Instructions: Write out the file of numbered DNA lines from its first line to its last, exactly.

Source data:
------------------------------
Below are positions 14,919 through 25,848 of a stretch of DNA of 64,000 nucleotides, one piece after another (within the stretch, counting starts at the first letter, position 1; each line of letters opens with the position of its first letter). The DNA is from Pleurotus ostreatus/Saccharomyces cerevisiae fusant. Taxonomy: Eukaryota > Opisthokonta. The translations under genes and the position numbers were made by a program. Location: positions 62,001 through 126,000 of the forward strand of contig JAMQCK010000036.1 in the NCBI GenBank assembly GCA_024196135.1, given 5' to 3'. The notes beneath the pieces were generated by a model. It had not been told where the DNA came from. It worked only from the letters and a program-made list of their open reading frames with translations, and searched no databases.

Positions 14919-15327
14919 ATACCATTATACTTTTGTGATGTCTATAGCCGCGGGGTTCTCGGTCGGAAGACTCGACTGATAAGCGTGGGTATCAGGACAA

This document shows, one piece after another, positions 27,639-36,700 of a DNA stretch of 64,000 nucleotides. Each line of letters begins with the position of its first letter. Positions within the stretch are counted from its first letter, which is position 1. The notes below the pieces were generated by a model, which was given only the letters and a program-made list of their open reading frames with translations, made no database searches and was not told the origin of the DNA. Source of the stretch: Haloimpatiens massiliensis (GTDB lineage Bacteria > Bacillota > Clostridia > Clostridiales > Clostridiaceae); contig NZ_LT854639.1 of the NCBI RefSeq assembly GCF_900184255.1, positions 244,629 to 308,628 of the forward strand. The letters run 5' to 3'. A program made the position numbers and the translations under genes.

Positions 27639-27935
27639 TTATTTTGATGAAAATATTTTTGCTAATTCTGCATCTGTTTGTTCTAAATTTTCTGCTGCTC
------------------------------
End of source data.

Below are positions 14,919 through 25,848 of a stretch of DNA of 64,000 nucleotides, one piece after another (within the stretch, counting starts at the first letter, position 1; each line of letters opens with the position of its first letter). The DNA is from Pleurotus ostreatus/Saccharomyces cerevisiae fusant. Taxonomy: Eukaryota > Opisthokonta. The translations under genes and the position numbers were made by a program. Location: positions 62,001 through 126,000 of the forward strand of contig JAMQCK010000036.1 in the NCBI GenBank assembly GCA_024196135.1, given 5' to 3'. The notes beneath the pieces were generated by a model. It had not been told where the DNA came from. It worked only from the letters and a program-made list of their open reading frames with translations, and searched no databases.

Positions 14919-15327
14919 ATACCATTATACTTTTGTGATGTCTATAGCCGCGGGGTTCTCGGTCGGAAGACTCGACTGATAAGCGTGGGTATCAGGACAA

This document shows, one piece after another, positions 27,639-36,700 of a DNA stretch of 64,000 nucleotides. Each line of letters begins with the position of its first letter. Positions within the stretch are counted from its first letter, which is position 1. The notes below the pieces were generated by a model, which was given only the letters and a program-made list of their open reading frames with translations, made no database searches and was not told the origin of the DNA. Source of the stretch: Haloimpatiens massiliensis (GTDB lineage Bacteria > Bacillota > Clostridia > Clostridiales > Clostridiaceae); contig NZ_LT854639.1 of the NCBI RefSeq assembly GCF_900184255.1, positions 244,629 to 308,628 of the forward strand. The letters run 5' to 3'. A program made the position numbers and the translations under genes.

Positions 27639-27935
27639 TTATTTTGATGAAAATATTTTTGCTAATTCTGCATCTGTTTGTTCTAAATTTTCTGCTGCTC